“All fences shall be maintained in good repair and shall be kept straight, uniform and structurally sound. Wooden fences shall be either painted or stained or otherwise treated or sealed in an approved manner to prevent their becoming a nuisance from weathering or deterioration.”

But it’s redwood, I said.

Zamperini said he doesn’t make the rules.

This is a city, I noted, with thousands of potholes and hundreds of miles of broken sidewalks uprooted by untrimmed trees, among other problems. If you sent members of the Proactive Code Enforcement team out to have a look, their heads would explode.

City Controller Ron Galperin just put out a report card on the general condition of 40 of the city’s 444 parks. Grades were high for recreation areas, but restrooms got an overall grade of C, with 16 getting Ds or Fs. At one park, the blight included litter and graffiti, worn out bleachers and dilapidated soccer goals.

What’s the fine for all that?

Blight is certainly a problem on commercial and residential properties, and it can be irritating for neighbors. (A blunt city report published in 2014 found that L.A.’s streets, alleys and empty lots of are so trash-filled it threatens the city’s image and makes some areas appear “unsafe and ungoverned.”)

But when it comes to private property, let’s go after the over-heaped dumpsters and front-yard car-repair operations.

That seems more important than the little stuff.

Zamperini said the crew in Atwater may need a little coaching to do just that.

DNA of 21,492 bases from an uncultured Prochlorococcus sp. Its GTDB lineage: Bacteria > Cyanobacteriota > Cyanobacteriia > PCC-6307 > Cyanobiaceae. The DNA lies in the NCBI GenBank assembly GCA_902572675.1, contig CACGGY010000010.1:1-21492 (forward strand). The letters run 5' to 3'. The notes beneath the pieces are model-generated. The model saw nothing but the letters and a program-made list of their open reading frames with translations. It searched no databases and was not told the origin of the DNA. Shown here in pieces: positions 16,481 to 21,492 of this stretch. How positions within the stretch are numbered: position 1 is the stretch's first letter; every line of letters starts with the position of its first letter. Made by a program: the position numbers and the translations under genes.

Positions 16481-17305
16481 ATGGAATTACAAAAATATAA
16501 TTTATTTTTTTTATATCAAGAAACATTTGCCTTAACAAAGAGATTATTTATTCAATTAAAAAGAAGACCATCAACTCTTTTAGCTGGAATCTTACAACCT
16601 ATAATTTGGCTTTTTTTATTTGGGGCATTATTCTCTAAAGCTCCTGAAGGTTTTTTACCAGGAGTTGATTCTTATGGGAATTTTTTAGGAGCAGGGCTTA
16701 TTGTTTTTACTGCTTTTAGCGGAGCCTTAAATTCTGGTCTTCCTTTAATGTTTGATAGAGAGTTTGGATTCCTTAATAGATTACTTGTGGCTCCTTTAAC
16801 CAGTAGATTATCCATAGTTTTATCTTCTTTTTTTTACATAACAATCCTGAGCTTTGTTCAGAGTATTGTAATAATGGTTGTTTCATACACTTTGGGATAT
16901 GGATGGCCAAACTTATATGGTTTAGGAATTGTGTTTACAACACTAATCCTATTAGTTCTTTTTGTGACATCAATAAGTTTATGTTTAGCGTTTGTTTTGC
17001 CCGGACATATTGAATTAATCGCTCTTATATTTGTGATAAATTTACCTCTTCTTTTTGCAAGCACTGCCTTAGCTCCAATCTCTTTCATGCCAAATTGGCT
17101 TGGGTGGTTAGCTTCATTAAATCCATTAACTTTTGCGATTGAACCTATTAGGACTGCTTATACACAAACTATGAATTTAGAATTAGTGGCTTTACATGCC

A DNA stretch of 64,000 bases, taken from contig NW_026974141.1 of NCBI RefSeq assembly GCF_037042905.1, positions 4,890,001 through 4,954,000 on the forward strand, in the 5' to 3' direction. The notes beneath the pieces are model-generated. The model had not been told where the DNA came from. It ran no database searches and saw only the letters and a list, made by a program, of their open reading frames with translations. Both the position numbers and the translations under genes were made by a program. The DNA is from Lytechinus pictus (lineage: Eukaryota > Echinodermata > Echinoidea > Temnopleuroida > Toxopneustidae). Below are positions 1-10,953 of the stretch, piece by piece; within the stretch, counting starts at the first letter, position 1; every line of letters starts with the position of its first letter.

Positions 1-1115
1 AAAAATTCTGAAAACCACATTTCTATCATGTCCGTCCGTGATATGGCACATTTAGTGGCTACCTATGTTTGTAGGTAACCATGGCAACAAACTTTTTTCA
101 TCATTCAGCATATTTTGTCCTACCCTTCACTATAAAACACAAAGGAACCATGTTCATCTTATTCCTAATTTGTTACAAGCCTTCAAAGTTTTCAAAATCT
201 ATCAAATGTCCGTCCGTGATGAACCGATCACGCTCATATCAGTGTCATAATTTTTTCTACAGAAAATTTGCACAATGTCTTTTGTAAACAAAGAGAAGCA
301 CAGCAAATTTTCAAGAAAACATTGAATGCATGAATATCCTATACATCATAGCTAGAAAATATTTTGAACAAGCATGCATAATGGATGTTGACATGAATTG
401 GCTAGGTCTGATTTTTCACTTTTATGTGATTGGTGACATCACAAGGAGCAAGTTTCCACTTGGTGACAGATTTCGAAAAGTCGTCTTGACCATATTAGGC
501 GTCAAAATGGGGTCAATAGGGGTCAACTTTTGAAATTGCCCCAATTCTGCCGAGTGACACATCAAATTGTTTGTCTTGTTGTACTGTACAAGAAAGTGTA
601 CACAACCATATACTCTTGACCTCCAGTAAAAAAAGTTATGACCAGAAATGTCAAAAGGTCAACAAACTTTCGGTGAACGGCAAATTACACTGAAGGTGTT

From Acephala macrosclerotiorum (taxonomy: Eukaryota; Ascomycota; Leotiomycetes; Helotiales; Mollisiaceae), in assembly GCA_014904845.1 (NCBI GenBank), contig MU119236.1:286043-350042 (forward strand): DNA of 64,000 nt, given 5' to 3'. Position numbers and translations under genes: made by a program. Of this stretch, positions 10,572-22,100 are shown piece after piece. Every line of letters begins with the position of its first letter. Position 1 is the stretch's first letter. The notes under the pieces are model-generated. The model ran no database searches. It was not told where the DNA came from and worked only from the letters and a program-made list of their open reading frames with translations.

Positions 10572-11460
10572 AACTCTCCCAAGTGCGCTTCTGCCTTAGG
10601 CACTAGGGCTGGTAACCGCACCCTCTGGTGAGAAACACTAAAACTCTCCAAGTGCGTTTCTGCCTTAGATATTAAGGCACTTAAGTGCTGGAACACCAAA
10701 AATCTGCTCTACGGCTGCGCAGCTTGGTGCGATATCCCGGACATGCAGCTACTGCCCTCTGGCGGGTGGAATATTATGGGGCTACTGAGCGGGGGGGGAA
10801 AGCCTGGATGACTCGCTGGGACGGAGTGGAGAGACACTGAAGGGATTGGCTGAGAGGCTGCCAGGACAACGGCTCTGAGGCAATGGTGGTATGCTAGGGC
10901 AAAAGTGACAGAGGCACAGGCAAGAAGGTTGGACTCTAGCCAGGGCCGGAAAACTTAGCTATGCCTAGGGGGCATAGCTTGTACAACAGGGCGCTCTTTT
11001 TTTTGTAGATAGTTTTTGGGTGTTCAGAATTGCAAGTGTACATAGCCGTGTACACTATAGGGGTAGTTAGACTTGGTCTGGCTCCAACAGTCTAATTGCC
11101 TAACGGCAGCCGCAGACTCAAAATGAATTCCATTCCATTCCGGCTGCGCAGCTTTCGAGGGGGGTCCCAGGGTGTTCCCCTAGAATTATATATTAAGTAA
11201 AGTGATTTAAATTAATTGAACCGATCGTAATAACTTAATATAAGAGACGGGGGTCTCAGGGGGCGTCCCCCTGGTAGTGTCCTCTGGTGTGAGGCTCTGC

“This is ludicrous,” said L.A. City Councilman Mitch O’Farrell, who represents Atwater. He told me he thought the program was supposed to assist people who can’t afford maintenance improvements rather than crack down on them.

Zamperini sent me a flier that offers maintenance assistance to those who are seniors, disabled or low-income, but O’Farrell said he was unaware of such a flier, and residents hadn’t seen one, either.

Zamperini said the residential Pro-Active Code Enforcement unit has been operating for 17 or 18 years and is currently funded through the federal Community Development Block Grant program administered by HUD.

OK, and how big is the grant?

Right now it’s more than $2.2 million, he said, which pays for 11 inspectors and two senior inspectors.

So in a city with a critical shortage of affordable housing and thousands of people barely hanging on as prices soar, we’re spending $2 million worth of federal housing money on courtesy notices in a blight abatement program?

If unpainted wood is a crime, why not go to Hancock Park or Pacific Palisades and drop some “courtesy notices” in mailboxes?

Because, said Zamperini, the program targets only low-income areas.

Which raises another question.

Some Atwater residents are on the lower end, but I wouldn’t call the hip and happening neighborhood low-income. And besides, to the extent that blight exists in bonafide low-income neighborhoods, it’s often because people can’t afford upkeep. So the solution is to threaten them with penalties of $660?

That doesn’t happen often, Zamperini said. Last year, 34,000 properties were surveyed, 3,401 “courtesy notices” were sent, and only about $6,600 in fees were paid, largely because most people complied with the ordered improvements.

If you get a courtesy notice for something trivial, do not give in, do not back off, and do not paint.

It’s time to rise up, calm down, and celebrate the fact that the Pro-Active Code Enforcement team will be off duty for the next four days.

Happy Thanksgiving.

Get more of Steve Lopez’s work and follow him on Twitter @LATstevelopez